I’m not going to pick on Barbie … too much. I’m a Barbie graduate. I did many years pretending I was the leggy one with the ‘vette, the dream house, Skipper, and Ken. I cut their hair on purpose (well, not Ken’s, of course) and accidentally broke their arms. Since I had a younger sister, I probably played with Barbies much longer than most kids my age back then until they were retired to my parents’ attic where they still reside today, cobwebbed and cold, but still with a figure that defies time and age and the laws of the average human form. Not so for Lammily, the “normal Barbie” who might end up being your kid’s best doll friend thanks to herscars, pimples, stretchmarks, and — for the truly daring — tattoos.
It reminds me of the Build-A-Bear gifted to my father when he was in a motorcycle accident from his friend. He made it to be a biker bear with a faux leather jacket, black sunglasses, and a cast on his leg with crutches. Perhaps a Lammily with stretchmarks would make a great present for a mom concerned about her changing body. Or a teenager worried her skin isn’t flawless. But it’s also a realisticpreemptive move for parents to buy Lammily for their kid so that their child knows that women aren’t all plastic pieces of so-called perfection. I like that. Dolls should be in all shapes, sizes, colors, adding to the magic of playtime.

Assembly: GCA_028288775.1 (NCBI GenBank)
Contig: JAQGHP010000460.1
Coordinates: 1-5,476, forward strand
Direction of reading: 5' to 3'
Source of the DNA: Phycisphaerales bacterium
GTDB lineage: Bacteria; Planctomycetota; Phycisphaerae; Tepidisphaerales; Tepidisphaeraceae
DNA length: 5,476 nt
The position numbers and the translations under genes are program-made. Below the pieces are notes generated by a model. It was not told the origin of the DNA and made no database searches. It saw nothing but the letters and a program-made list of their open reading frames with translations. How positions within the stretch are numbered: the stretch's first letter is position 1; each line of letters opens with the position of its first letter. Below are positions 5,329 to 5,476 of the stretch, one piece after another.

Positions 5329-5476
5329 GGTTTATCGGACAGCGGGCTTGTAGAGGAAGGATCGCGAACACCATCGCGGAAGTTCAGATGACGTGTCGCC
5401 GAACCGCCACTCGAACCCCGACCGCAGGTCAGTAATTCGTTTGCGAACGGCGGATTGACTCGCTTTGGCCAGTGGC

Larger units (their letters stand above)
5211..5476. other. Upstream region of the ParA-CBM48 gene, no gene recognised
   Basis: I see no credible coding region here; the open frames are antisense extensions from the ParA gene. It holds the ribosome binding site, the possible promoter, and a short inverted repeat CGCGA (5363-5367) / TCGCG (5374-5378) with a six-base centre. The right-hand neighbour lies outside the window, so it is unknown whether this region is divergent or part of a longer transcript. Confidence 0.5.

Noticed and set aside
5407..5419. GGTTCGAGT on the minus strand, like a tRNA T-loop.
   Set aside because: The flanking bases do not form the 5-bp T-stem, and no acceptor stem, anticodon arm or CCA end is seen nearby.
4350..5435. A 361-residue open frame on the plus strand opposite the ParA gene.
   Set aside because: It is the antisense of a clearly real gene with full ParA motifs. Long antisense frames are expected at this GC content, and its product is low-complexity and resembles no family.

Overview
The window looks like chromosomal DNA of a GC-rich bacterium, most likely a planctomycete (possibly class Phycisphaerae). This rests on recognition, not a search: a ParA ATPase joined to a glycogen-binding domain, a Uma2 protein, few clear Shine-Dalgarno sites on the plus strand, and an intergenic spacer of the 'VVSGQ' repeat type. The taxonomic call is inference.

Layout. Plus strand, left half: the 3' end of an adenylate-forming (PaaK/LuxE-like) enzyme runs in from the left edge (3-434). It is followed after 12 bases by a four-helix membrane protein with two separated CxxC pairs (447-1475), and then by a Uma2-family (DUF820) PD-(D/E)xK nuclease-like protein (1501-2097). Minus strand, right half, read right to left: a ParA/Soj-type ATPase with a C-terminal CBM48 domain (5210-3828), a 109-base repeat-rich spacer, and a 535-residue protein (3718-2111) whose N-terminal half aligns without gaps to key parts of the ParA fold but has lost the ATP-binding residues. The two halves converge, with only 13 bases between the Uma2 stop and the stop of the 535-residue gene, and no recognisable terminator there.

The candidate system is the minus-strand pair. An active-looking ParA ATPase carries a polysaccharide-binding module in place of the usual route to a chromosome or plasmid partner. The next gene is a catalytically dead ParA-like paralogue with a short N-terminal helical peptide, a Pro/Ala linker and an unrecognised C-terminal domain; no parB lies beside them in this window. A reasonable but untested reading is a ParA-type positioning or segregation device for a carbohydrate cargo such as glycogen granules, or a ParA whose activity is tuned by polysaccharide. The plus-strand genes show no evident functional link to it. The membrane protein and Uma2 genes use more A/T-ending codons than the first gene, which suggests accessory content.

But I do think the “normal Barbie” nickname should stop. What does normal even mean? There are some women who look like Barbie just like there are some who look more like Lammily. We can’t teach kids that one is normal and the other is not. They should learn that we are all here and different and fantastic in our own unique ways and looks.